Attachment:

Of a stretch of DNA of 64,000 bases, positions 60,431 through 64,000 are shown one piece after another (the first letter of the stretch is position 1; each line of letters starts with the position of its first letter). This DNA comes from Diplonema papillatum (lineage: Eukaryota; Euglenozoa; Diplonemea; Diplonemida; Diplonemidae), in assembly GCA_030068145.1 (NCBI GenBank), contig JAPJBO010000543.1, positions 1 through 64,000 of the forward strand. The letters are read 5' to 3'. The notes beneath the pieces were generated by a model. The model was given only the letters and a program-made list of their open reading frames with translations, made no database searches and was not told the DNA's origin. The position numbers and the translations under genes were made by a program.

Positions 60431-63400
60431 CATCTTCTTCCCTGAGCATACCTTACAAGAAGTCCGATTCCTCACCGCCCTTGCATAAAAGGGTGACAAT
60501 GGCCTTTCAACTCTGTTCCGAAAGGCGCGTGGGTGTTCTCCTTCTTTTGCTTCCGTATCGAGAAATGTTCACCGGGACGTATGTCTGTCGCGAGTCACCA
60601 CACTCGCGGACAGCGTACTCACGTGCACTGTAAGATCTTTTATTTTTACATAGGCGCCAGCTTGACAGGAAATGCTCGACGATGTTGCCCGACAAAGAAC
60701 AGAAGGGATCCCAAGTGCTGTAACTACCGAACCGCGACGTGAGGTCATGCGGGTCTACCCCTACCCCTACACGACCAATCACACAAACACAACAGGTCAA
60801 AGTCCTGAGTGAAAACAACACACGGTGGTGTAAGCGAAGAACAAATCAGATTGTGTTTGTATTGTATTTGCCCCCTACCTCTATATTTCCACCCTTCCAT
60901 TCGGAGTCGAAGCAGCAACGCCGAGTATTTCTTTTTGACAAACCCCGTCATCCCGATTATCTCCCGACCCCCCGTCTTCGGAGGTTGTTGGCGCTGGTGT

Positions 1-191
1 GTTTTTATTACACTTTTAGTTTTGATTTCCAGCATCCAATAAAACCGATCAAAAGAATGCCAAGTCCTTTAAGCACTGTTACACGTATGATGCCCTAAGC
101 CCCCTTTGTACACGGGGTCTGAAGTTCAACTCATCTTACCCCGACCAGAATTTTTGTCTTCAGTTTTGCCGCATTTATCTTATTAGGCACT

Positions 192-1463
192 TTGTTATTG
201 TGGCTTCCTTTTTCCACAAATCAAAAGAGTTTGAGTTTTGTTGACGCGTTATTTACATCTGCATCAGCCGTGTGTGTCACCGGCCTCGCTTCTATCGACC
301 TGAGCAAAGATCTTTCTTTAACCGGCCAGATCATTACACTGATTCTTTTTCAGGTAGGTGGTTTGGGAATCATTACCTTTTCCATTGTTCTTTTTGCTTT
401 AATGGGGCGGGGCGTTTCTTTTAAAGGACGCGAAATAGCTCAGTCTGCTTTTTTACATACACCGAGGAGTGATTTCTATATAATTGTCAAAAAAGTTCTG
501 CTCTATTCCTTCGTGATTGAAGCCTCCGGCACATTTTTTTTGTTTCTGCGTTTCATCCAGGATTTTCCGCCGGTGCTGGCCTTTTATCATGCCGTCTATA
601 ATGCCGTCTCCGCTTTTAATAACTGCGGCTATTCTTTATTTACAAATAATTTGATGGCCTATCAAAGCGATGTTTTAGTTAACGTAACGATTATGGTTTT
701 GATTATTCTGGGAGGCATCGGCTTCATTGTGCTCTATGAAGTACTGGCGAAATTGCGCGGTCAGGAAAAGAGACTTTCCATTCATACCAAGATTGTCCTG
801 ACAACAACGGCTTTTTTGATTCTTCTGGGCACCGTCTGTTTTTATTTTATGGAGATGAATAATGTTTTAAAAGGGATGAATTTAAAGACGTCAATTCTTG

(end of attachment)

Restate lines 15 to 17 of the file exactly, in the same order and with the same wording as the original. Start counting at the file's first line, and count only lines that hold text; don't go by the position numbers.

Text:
301 TGAGCAAAGATCTTTCTTTAACCGGCCAGATCATTACACTGATTCTTTTTCAGGTAGGTGGTTTGGGAATCATTACCTTTTCCATTGTTCTTTTTGCTTT
401 AATGGGGCGGGGCGTTTCTTTTAAAGGACGCGAAATAGCTCAGTCTGCTTTTTTACATACACCGAGGAGTGATTTCTATATAATTGTCAAAAAAGTTCTG
501 CTCTATTCCTTCGTGATTGAAGCCTCCGGCACATTTTTTTTGTTTCTGCGTTTCATCCAGGATTTTCCGCCGGTGCTGGCCTTTTATCATGCCGTCTATA